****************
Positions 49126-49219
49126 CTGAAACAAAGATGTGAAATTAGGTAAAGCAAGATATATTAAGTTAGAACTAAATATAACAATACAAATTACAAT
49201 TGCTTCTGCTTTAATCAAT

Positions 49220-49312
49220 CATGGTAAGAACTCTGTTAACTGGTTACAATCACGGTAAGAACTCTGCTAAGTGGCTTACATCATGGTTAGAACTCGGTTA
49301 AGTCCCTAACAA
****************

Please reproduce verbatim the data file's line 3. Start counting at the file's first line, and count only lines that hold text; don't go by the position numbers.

49201 TGCTTCTGCTTTAATCAAT